County says Glenwood Springs not alone in pursuing south bridge | PostIndependent.com
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County says Glenwood Springs not alone in pursuing south bridge

Glenwood Springs officials looking for a partner on the proposed south bridge project Thursday were told they already have one.

In a joint meeting at City Hall, City Council members asked for a commitment from Garfield County commissioners to help pursue the proposed new access over the Roaring Fork River south of town.

“We’re already partners,” county Commissioner John Martin responded. “It’s not that we form a new partnership, it’s the completion of what we started out to do.”



The project would involve running a road from Midland Avenue to Highway 82. It would provide a second means of access for city residents in places such as Glenwood Park and Cardiff Glen, and county residents up Four-Mile Road.

Those residents now must take Midland Avenue into town, and officials worry about them being cut off in the event of circumstances such as rockfall along Midland. City engineer Mike McDill said the single access also makes it difficult to make improvements on Midland and the 27th Street bridge.



One past estimate for the project places its cost at $12 million, but local construction costs have been increasing rapidly, and Martin said it could end up being $20 million. One factor that would affect the project’s cost is whether the city’s airport remains in place or is closed to make room for the new road and other purposes.

Martin said the south bridge project has been on hold because the city needs to decide what to do about the airport. But City Council member Joe O’Donnell said if the county partners on the project, the city will deal with the airport decision.

County commissioner Tresi Houpt said she supports the county working with the city on the project but the county wouldn’t support it if it requires spending millions of dollars to tunnel under the airport. Council member Dave Merritt said a study has shown that less costly alternatives exist that would allow an airport and new road to coexist.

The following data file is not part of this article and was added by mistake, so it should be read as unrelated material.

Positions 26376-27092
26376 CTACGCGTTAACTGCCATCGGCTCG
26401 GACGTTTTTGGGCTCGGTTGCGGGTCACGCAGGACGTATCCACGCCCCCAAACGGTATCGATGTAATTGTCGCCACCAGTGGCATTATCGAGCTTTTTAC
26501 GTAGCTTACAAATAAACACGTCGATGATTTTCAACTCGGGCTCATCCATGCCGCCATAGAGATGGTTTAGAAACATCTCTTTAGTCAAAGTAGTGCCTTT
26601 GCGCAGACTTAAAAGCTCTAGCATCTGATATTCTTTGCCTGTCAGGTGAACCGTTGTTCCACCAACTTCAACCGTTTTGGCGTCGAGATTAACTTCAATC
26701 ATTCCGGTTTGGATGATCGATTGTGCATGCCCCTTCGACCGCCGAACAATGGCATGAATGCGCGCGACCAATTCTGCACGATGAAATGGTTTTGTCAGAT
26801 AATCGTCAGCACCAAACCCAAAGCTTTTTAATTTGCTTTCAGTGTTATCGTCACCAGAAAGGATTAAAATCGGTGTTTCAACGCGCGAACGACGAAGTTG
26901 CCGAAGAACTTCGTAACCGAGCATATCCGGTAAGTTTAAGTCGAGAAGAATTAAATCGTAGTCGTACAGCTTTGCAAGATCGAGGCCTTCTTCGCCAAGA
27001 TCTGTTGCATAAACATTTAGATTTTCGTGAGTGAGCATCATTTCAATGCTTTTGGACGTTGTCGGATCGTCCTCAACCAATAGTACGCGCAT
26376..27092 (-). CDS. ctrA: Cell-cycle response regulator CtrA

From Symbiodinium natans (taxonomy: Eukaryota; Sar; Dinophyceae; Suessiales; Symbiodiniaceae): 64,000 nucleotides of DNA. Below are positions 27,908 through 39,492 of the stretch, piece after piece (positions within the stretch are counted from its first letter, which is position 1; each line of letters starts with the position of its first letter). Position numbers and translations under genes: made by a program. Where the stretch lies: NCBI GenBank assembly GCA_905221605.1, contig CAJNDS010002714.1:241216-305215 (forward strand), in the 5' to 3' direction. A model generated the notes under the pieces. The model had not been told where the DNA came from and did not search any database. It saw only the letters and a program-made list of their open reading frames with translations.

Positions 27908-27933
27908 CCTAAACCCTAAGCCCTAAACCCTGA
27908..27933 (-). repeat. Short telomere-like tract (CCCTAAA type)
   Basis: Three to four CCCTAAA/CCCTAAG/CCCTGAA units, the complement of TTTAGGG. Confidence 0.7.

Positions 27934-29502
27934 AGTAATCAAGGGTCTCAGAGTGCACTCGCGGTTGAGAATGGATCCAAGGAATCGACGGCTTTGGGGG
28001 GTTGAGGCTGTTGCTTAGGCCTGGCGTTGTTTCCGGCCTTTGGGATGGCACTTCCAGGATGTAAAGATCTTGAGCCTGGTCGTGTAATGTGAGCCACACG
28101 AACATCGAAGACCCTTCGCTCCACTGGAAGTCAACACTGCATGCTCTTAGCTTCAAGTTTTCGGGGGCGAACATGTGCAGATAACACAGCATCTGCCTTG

City residents voted in 1997 to keep the airport open. Mayor Bruce Christensen said if the cost of keeping the airport open became an issue in the south bridge project, the question of whether to close the airport would need to go before voters again.

“I think we’ve been so buried in this airport issue for so long that we haven’t been able to move forward on the bigger and more important issue,” he said.

Last year, U.S. Rep. John Salazar, D-Manassa, secured several million dollars in federal funding for the south bridge project. However, the move drew some criticism from Martin and others because it involved earmarked funds that were obtained outside the normal state process for prioritizing spending on highway projects.

That issue didn’t come up Thursday, and Houpt and Martin agreed to have county staff members work with the city to update the existing partnership agreement on the south bridge project.

Christensen said he hopes the city and county each would pay an equal share for the project. Local officials also are counting on the state to contribute.

Houpt and Martin also showed willingness Thursday to have the county look into playing a role in helping fund a roundabout at Midland and 27th Street, and a traffic signal at 27th and South Grand Avenue.

Those projects are estimated to cost about $700,000 and $300,000 respectively.

Although the projects would be within city limits, Houpt said she recognizes that development up Four-Mile Road is adding to traffic problems at those intersections.

“I personally think that it’s important that we work together,” she said.

She said the county and city might be able to jointly seek state energy impact funds to help pay for the intersections.


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